The tech industry, facing a backlash over an ongoing surveillance scandal, is making up for lost time. In recent months, companies like Facebook(s fb) have clamored into court waving civil liberties banners in the hopes of persuading the media — and their users — that they’re serious about transparency and standing up to surveillance.
While this is good news for privacy advocates, the companies’ push to include more data in so-called “transparency reports” has also become a public relations exercise, and led more companies to put out a mish-mash of data that makes it harder to tell signal from noise. Sources at several tech firms, meanwhile, have acknowledged that the transparency push has become politicized.
Here’s a history that shows the tech industry’s recent transparency efforts — and why it’s time for those companies to set a standard for the way they publish data.
Google shows what the government gets — other firms follow
In 2010, Google(s goog) began to publish reports about how often governments ask for information about user accounts. Such requests typically demand that Google hand over information such as Gmail messages or the identity of people using Google Blogger. In many cases, the governments claimed the information was needed to investigate serious crime or terrorism. But other demands have been banal — as when Canada demanded the identity of a YouTube user who posted a video of himself flushing his passport down the toilet (Google refused the request).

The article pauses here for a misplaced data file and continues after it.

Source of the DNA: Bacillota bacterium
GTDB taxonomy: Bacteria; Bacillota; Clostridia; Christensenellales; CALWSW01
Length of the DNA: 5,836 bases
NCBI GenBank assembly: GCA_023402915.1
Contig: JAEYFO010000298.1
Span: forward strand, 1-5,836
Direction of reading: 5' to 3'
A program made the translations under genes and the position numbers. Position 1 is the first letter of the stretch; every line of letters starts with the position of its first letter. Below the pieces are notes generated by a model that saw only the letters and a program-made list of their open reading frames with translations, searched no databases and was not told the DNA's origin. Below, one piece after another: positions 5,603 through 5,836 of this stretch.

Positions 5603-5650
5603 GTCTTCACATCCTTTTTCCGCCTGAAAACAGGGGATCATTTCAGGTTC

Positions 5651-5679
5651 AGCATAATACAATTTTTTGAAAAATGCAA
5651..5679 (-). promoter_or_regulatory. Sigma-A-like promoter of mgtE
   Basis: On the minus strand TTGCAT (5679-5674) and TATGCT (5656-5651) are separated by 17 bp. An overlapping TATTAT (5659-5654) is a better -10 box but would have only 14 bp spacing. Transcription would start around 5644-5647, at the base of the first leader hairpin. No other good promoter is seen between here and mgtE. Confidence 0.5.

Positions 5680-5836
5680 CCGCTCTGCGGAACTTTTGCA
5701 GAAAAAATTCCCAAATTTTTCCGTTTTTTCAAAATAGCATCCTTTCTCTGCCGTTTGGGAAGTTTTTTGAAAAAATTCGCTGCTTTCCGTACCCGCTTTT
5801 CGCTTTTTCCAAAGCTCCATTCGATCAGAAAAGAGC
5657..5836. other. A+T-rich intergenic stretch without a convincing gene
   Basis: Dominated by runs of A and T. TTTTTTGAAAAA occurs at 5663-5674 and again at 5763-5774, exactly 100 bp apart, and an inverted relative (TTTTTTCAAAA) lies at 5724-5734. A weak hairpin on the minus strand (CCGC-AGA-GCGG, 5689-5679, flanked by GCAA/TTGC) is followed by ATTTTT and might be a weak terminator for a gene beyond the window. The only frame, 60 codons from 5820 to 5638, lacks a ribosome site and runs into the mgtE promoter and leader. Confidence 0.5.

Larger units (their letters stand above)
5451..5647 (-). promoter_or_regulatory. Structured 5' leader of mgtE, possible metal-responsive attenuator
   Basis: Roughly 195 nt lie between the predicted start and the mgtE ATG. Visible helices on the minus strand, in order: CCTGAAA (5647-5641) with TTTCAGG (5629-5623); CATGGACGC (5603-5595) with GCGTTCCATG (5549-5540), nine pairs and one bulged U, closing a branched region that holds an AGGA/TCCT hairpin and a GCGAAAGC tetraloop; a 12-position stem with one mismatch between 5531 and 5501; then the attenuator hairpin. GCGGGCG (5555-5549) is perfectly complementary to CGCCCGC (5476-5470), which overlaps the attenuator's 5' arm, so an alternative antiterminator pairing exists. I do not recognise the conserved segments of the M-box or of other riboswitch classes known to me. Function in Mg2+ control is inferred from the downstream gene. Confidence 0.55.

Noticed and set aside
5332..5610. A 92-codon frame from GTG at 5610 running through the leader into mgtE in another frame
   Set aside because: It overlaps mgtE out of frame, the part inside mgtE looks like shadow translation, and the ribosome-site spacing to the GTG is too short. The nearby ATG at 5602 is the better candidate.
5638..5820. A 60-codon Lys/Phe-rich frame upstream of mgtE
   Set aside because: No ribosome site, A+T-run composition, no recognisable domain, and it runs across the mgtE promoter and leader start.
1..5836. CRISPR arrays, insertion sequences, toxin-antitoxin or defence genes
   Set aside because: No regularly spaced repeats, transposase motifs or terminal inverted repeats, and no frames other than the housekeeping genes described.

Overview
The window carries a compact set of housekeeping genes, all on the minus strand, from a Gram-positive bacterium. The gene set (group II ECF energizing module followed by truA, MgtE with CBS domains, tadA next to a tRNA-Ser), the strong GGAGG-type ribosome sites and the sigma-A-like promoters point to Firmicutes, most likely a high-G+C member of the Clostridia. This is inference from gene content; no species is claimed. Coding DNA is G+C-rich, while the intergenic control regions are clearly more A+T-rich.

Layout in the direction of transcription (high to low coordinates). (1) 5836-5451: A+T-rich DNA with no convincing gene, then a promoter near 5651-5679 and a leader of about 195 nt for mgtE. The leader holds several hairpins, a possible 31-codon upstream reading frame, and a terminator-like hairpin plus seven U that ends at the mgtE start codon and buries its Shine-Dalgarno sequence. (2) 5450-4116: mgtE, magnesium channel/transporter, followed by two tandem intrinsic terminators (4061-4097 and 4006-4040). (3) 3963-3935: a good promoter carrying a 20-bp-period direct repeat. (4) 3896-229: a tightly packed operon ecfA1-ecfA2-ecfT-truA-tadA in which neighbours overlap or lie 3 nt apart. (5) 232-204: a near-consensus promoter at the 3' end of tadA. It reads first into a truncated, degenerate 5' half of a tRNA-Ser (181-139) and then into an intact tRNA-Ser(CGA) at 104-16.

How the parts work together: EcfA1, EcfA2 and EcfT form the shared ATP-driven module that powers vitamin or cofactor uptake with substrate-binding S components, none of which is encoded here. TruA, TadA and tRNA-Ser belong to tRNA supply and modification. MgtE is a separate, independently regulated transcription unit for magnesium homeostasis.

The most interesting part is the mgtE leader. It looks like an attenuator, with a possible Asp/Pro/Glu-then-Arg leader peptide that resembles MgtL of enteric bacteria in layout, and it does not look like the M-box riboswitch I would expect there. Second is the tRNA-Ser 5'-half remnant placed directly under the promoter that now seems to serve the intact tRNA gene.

After the inaugural report, Google began to issue Transparency Reports every six months or so, with each subsequent report providing more detailed information than the previous one. In the case of data requests from U.S. governments, Google began breaking out how many of the requests via search warrants or subpoenas or national security letters.
The distinctions between the various forms of law enforcement demands are esoteric (even to many lawyers) but are significant because each type of request yields a different types of information — subpoenas may yield just an email address, while a warrant can deliver the entire contents of a Gmail or Facebook account. They also entail different degrees of court oversight.
Today, Google isn’t the only company publishing such information. In the last three years, other tech companies, including Twitter, LinkedIn(s lnkd) and Microsoft, began to follow the search giant’s lead.
The PRISM problem and a data deluge
While civil liberties groups praised Google and other firms for disclosing the data requests, the Transparency Reports for the most part received little notice outside of the tech press.
In June, however, the reports took on a new significance after a former NSA contractor exposed PRISM, a controversial program that allows the National Security Agency to harvest vast amounts of data from Google, Microsoft(s msft) and other technology companies.
The revelations about PRISM triggered a global debate about privacy, but also put the tech firms in the crosshairs of critics who claimed they had sold out their users to the U.S. government. In response, some firms that had once shunned discussions of surveillance began to come out with request data of their own; in September, Facebook and Yahoo published Transparency Reports for the first time.